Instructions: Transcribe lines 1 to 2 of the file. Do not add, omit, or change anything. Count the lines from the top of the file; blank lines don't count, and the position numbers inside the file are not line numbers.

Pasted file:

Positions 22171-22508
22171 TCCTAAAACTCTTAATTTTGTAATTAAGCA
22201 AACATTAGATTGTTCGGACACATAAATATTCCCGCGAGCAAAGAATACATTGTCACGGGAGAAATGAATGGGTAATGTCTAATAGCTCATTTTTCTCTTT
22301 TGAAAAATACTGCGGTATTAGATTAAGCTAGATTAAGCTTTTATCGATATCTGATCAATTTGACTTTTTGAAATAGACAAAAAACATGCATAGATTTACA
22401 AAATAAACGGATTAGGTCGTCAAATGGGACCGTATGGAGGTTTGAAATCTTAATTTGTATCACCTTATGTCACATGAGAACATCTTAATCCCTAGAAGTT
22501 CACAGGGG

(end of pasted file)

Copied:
Positions 22171-22508
22171 TCCTAAAACTCTTAATTTTGTAATTAAGCA